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  1. #1
    Sibx is offline Newbie
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    Default Figurative Use of Phrasal Verbs.

    I'd like to know if the figurative use of certain phrasal verbs is grammatically and linguistically correct if it makes sense in the context it's used in. Example: "Being spat out into the whirlwind of a new city has been frightening"

    Now, the literal meaning of "spit something out" is
    1)Force something out of your mouth.
    2)Say something angrily.

    Neither of these two meanings is implied in my example, does it still make sense, or is it incorrect? Is it okay to stretch the meaning of words and phrases like this? Because isn't that what a lot of writers do.

    Thank you.

  2. #2
    Raymott's Avatar
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    Default Re: Figurative Use of Phrasal Verbs.

    It only makes sense as a metaphor if you are in some way "spat out" into the city, for example it wasn't your choice to go there, but your boss sent you with no preparation. In what way were you "spat out" into the city?

  3. #3
    Sibx is offline Newbie
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    Default Re: Figurative Use of Phrasal Verbs.

    Yes, in that way more or less.
    As in, I wasn't prepared for that change and wasn't expecting it but all of a sudden I had to leave the comfort of my own city and move to a new one because I had no other choice.

  4. #4
    Raymott's Avatar
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    Default Re: Figurative Use of Phrasal Verbs.

    Quote Originally Posted by Sibx View Post
    Yes, in that way more or less.
    As in, I wasn't prepared for that change and wasn't expecting it but all of a sudden I had to leave the comfort of my own city and move to a new one because I had no other choice.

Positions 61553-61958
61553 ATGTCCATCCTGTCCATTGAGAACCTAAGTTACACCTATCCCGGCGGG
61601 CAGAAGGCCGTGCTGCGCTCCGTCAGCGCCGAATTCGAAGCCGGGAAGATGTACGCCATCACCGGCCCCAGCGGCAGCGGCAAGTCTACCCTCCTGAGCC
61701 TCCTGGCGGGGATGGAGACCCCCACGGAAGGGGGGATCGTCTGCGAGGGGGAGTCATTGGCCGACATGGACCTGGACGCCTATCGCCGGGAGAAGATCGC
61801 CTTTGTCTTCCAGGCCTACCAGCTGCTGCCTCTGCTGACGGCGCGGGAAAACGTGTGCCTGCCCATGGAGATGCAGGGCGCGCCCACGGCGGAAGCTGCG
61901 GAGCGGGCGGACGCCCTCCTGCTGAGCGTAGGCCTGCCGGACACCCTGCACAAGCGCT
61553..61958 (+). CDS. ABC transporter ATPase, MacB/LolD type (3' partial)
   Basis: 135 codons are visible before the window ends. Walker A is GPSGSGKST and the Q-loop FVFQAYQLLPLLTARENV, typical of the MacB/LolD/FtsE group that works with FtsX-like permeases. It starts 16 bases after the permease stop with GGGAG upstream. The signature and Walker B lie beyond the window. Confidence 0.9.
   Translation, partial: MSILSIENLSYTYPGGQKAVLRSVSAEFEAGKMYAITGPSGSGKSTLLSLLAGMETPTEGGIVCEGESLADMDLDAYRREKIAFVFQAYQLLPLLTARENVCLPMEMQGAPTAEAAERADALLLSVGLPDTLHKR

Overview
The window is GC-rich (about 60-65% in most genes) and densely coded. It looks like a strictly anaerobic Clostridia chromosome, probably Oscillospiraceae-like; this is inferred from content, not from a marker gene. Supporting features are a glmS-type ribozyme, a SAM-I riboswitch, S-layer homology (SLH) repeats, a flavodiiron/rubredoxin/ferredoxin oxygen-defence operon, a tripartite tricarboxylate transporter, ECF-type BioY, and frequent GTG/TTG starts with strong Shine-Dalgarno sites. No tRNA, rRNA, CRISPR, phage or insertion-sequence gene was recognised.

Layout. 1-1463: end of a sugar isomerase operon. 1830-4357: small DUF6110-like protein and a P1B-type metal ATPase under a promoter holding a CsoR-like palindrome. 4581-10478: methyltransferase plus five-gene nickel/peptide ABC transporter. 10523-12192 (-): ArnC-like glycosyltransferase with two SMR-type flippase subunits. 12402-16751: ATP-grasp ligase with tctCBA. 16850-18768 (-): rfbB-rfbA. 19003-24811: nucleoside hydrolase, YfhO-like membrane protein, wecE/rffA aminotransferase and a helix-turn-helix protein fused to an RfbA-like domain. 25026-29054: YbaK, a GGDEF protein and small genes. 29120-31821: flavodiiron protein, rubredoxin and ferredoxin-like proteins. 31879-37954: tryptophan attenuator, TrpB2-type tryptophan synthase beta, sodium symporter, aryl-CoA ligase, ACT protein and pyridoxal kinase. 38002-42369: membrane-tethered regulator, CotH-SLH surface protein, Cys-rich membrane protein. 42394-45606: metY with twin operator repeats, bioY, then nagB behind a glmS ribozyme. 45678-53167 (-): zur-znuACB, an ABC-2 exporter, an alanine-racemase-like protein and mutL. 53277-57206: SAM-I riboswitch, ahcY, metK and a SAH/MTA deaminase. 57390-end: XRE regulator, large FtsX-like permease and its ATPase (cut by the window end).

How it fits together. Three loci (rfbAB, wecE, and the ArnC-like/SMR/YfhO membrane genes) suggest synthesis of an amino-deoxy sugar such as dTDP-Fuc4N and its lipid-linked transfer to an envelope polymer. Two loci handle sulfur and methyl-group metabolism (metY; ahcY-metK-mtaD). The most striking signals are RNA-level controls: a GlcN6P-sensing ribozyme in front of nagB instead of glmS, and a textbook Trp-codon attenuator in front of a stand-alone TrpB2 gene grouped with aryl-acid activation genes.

Yes, you could use it.

  5. #5
    Tdol is offline Editor, UsingEnglish.com
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    Default Re: Figurative Use of Phrasal Verbs.

    The sentence could work, but does the wider context explain who/what spat you out?

  6. #6
    MikeNewYork's Avatar
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    Default Re: Figurative Use of Phrasal Verbs.

    That analogy doesn't work for me unless the boss was eating him.

  7. #7
    Sibx is offline Newbie
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    Default Re: Figurative Use of Phrasal Verbs.

    If the boss were eating him spitting out would imply a literal meaning, which is why I'm specifically asking about the figurative or metaphorical implication of the phrase.

  8. #8
    Sibx is offline Newbie
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    Default Re: Figurative Use of Phrasal Verbs.

    In the wider context, my job spat me out into the whirlwind of a new city, say against my will. Reading back over my example sentence, I'm thinking a better version would be "Having been spat out....."

  9. #9
    Raymott's Avatar
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    Default Re: Figurative Use of Phrasal Verbs.

    Quote Originally Posted by MikeNewYork View Post
    That analogy doesn't work for me unless the boss was eating him.
    You can be spat out into a city from a plane or train. We're talking about metaphors.
    I admit this is probably not the best metaphor, but it's not my writing, and I'm not judging its literary merit. In the right context, it's an appropriate metaphor.

  10. #10
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    Default Re: Figurative Use of Phrasal Verbs.

    I suppose someone who has spent a long time in prison and is suddenly released without any suitable preparation for life back in the "real" world could be said to have been "spat out" into the world.
    Remember - correct capitalisation, punctuation and spacing make posts much easier to read.

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